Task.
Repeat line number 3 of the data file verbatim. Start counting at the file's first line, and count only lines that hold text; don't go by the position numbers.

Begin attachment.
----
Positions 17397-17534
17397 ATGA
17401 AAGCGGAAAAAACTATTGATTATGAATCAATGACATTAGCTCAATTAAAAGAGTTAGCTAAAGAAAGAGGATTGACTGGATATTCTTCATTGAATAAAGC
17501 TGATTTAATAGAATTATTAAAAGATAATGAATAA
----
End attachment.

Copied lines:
17401 AAGCGGAAAAAACTATTGATTATGAATCAATGACATTAGCTCAATTAAAAGAGTTAGCTAAAGAAAGAGGATTGACTGGATATTCTTCATTGAATAAAGC